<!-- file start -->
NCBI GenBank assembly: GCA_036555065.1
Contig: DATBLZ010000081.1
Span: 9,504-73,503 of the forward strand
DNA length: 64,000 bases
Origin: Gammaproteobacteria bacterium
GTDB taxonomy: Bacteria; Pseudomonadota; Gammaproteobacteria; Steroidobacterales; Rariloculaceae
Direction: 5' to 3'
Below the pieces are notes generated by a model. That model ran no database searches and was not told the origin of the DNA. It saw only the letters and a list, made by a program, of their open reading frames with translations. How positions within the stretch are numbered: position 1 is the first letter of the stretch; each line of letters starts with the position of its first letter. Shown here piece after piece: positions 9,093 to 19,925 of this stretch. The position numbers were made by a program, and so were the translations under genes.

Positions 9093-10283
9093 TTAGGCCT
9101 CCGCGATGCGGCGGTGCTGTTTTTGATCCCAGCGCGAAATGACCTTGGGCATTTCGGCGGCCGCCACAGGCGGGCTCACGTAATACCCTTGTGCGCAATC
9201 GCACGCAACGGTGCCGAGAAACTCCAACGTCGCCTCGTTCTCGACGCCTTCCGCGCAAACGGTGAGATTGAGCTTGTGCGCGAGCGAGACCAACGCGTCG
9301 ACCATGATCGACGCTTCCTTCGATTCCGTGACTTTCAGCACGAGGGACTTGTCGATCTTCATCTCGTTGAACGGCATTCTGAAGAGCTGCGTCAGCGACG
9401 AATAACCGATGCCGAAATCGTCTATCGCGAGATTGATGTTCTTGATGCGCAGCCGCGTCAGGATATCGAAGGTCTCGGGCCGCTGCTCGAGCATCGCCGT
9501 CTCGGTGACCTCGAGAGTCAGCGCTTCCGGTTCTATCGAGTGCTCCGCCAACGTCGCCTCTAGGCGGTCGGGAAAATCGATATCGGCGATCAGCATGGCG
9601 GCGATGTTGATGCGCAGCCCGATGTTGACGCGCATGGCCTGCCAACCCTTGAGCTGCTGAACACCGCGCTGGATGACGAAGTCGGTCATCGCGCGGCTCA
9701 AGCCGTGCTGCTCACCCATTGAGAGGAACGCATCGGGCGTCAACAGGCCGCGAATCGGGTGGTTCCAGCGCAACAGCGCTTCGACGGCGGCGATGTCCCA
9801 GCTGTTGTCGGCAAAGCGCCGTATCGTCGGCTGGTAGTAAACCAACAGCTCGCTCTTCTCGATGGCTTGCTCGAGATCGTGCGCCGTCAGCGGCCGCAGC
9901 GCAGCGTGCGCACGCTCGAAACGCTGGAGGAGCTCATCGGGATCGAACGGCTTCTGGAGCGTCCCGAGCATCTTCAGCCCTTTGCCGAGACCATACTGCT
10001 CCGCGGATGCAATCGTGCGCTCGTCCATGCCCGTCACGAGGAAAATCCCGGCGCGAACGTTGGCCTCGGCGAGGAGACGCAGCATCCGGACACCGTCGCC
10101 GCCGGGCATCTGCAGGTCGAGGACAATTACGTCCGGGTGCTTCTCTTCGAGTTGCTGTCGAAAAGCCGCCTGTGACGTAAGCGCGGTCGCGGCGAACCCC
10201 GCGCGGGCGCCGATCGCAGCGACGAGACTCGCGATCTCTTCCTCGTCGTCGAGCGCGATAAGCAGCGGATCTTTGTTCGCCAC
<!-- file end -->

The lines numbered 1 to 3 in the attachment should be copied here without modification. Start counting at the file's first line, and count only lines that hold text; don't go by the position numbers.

NCBI GenBank assembly: GCA_036555065.1
Contig: DATBLZ010000081.1
Span: 9,504-73,503 of the forward strand